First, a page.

David Uslar

Development of efficient and environmentally friendly ski wax

As the use of fluorine compounds is prohibited in competitive sports, there is a significant need for innovative ski wax alternatives. Scientists Janno Torop and Kaija Põhako-Esko from the Institute of Technology, together with cross-country skiing leader Anti Saarepuu, secured the University of Tartu Experimental Development Grant for the development of an environmentally friendly, fluorine-free ski wax.

The development team plans to apply knowledge obtained through research on ionic polymers to create a new generation of wax. They intend to use ionic liquid-like compounds and ingredients based on natural and synthetic waxes in the development process.

In Nordic climates, traditional ski waxes were historically made from natural ingredients such as animal fats, tar, and resins. These materials were melted and applied to ski bases to improve sliding properties. Over time, the ski wax industry transitioned to synthetic materials like hydrocarbons (paraffin), fluorocarbons, and silicone compounds, which are easier to apply and yield better results than traditional waxes. The development of fluorocarbon wax was a significant breakthrough in ski wax technology.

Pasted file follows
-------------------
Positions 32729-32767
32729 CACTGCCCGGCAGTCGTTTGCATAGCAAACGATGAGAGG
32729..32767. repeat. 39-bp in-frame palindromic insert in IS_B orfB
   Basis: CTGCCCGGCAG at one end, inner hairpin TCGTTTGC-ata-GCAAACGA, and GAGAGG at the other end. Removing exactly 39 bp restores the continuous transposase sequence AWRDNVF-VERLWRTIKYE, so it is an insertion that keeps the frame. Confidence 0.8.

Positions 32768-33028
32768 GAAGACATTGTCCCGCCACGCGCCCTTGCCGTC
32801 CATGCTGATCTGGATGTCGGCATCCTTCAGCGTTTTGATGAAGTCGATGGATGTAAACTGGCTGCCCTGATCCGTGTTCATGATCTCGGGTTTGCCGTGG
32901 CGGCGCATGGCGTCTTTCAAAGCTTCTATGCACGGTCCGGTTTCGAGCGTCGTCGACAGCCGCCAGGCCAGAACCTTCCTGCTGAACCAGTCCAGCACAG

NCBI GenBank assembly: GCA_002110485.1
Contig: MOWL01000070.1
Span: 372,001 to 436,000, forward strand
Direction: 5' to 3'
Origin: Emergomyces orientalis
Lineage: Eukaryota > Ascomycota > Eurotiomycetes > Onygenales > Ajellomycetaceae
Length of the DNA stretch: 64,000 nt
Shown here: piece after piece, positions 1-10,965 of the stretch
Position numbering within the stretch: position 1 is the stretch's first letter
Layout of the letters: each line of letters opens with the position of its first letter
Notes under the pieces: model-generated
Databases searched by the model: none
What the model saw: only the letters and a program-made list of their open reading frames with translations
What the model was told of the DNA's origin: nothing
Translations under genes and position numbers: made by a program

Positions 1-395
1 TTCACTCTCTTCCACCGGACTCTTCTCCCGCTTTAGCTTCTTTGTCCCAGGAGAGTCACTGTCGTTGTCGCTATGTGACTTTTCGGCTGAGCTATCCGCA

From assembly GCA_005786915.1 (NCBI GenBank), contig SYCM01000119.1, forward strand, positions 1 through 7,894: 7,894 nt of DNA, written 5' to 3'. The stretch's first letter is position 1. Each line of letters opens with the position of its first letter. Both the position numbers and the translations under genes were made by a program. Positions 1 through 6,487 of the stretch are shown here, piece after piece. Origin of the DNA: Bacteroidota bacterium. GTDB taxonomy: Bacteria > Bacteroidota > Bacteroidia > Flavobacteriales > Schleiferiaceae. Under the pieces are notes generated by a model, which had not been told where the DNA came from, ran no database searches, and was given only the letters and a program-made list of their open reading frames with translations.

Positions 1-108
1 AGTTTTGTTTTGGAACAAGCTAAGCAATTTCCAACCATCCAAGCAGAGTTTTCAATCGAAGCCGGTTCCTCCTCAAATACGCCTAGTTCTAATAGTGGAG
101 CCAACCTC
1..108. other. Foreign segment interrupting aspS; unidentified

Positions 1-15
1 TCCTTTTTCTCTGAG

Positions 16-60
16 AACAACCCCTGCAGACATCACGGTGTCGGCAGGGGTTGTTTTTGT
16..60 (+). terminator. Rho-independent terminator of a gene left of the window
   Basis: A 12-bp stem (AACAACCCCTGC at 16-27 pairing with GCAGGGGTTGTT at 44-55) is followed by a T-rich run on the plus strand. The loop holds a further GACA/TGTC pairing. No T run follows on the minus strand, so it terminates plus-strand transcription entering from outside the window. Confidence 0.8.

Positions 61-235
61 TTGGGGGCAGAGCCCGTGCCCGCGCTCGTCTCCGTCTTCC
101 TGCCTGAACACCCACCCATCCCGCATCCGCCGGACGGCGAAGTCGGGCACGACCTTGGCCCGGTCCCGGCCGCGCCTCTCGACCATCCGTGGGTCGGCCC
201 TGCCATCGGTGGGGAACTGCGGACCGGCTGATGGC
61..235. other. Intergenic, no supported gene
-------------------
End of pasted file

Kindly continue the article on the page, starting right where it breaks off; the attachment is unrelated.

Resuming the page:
However, it has been discovered that ski waxes containing fluorine, while providing optimal sliding properties in certain weather conditions, pose health and environmental risks. Consequently, fluorine-based ski waxes have been recalled from the market, and their distribution is no longer permitted.

In the 2023/2024 season, both the International Biathlon Union and the International Ski Federation will inspect skis in competitions to ensure that fluorine-based wax has not been used. Athletes found in violation of the rules will not be allowed to start. It is well-known to both wax manufacturers and athletes that, at the competitive level, no alternative waxes have been found to match the sliding properties of fluorine compounds.

Fluorocarbon wax contains molecular chains that repel water and create a low-friction surface upon contact with snow. This type of wax is particularly irreplaceable in conditions of high humidity and mild temperatures (0–10 °C), where other waxes tend to lose their effectiveness. The use of fluorine-based wax results in approximately 4% better sliding. In a 15-kilometer distance, this translates to a loss of 600 meters.




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